Davis Museum and Cultural Center, Wellesley College, Presents Three new Exhibitions

. February 14, 2010

Wellesley, MA – In the winter/spring of 2010, the Davis Museum and Cultural Center at Wellesley College will present a new sound and light installation by Stephen Vitiello and two complementary Indian art exhibits: Seeing God in Prints: Indian Lithographs from the Collection of Mark Baron and Elisa Boisanté and Painted Songs & Stories: Contemporary Pardhan Gond Art from India. Two installations currently at the Davis – Christine Hiebert’s Reconnaissance: Three Wall Drawings; and Michael Singer’s Ritual Series/Retelling – will remain on view through June 6, 2010.

The opening reception for Stephen Vitiello and Seeing God in Prints will be held on Wednesday, February 24 from 6-8pm, and feature a gallery talk by Stephen Vitiello and an opportunity to meet Lisa Fischman, the Davis Museum’s new Ruth G. Shapiro ’37 director. And, on April 7, from 5-7pm, an opening reception will be held for Painted Songs & Stories.

In his first solo exhibition, open February 24 – June 6, 2010, in New England, sound artist and electronic musician Stephen Vitiello will create a new sound and light installation in collaboration with lighting designer Jeremy Choate. Featuring his field recordings from the Australian outback, the Canadian wilderness, and New York City’s streets, Vitiello’s soundtrack will move between the abstract and the recognizable, attuning us to the subtleties of ambient sound. In this piece, sound will be connected with light and color, creating an immersive synaesthetic experience. The lighting will be designed in sympathy with the audio, and the resulting combination will surround the visitor, altering our spatial perception.

The Los Angeles Times has called his work “stunning” and “revelatory,” and exclaimed “What more can you ask of a work of art than that it alter your breath — that it first make you aware of your own breathing and then slow it, shape it, sculpt it?”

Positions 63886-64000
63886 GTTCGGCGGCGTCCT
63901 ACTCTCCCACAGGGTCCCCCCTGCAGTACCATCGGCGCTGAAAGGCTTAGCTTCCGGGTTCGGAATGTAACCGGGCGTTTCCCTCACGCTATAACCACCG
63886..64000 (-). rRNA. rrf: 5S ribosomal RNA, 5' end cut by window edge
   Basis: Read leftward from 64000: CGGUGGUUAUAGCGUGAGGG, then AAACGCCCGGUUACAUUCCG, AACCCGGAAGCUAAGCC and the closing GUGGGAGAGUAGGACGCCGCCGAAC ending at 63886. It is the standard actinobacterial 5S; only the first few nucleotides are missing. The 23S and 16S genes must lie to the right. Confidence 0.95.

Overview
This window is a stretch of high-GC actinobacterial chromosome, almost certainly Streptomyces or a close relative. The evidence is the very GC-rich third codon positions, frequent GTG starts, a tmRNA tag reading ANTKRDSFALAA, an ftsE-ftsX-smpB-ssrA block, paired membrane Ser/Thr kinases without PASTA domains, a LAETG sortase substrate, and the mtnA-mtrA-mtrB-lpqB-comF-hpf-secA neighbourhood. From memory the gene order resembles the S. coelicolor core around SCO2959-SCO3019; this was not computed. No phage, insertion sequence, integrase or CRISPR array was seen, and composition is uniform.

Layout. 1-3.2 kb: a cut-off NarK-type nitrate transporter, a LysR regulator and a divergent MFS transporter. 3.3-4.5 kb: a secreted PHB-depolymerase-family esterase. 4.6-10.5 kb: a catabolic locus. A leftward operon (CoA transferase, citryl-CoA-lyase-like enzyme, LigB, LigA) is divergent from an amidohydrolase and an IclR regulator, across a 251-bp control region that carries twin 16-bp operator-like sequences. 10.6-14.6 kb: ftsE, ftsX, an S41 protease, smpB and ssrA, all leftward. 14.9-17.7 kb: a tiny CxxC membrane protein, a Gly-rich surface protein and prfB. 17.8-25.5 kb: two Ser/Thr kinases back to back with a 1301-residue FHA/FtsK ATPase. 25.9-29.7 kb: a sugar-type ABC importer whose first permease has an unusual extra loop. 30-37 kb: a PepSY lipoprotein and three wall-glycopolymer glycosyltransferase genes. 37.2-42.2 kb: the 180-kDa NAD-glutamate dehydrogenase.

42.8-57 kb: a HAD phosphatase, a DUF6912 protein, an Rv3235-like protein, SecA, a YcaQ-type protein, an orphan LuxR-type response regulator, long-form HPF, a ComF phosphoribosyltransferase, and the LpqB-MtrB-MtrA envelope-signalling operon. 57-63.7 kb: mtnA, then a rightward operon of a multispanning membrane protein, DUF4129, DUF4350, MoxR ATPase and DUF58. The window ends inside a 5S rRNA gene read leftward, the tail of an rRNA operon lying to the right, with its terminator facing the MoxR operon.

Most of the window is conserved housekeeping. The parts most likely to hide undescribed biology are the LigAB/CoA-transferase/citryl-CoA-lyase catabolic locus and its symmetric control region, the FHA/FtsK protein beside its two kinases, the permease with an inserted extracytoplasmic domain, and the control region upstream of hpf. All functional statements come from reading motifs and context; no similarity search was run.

The work of Stephen Vitiello ranges from mesmerizing soundscapes to installations, and includes collaborations with composers and visual artists. Well-known for his World Trade Center Recordings, in which he created a sonic portrait of one of the towers through the use of contact microphones, Vitiello’s recent work links sound with light and color to create an enveloping physical experience. Vitiello has released several CDs and his work has been performed at The Tate Modern, The Whitney Museum of American Art, and The Kitchen, NYC.

An exhibition of late 19th- and early 20th-century color prints of Hindu gods and goddesses, open February 24 – June 6, 2010, this exhibition tells the story of how the worship of Hindu deities became entwined with the export of printmaking expertise from Europe to India. These widely distributed devotional lithographs were printed first in Europe, and later at Indian-run commercial color presses, and became ubiquitous in commercial and domestic spaces across India. The exhibition will trace the history of this genre, and includes important examples of 19th-century prints produced in Germany for export to India, the earliest examples printed by the first Indian-run presses, and classic lithographs from the most famous early and mid-20th century Indian publishers.

The exhibition is the first formal presentation in the United States of this genre of Indian art. It was organized by the International Print Center New York as part of their touring exhibition program.

Painted Songs and Stories, open April 7, 2010 – June 6, 2010, features the works of nine contemporary artists belonging to a tribal clan of Central India, the Pardhan Gonds. Using a variety of media (including acrylic paintings on canvas, ink drawings on paper, silkscreen prints, and animated film) they have created unprecedented depictions of their natural and mythological worlds, traditional songs and oral histories, thus inventing a new, hybrid visual art combining tribal subject matter with modern media and non-tribal patronage.

Rich in detail, color, mystery and humor, these colorful and captivating artworks brilliantly explore various religious, cultural, political, aesthetic, and ethical issues associated with the transformation of communal and ritual forms of expression into signed artworks intended for urban, national, and international markets and exhibitions.

Painted Songs and Stories, the first American exhibit celebrating contemporary Gond art, features works from the private collection of noted art historian John H. Bowles, and is organized by Wellesley College’s South Asia Studies Program.

Wellesley College campus, 106 Central Street in Wellesley, Massachusetts

www.davismuseum.wellesley.edu

Category: Fine Art

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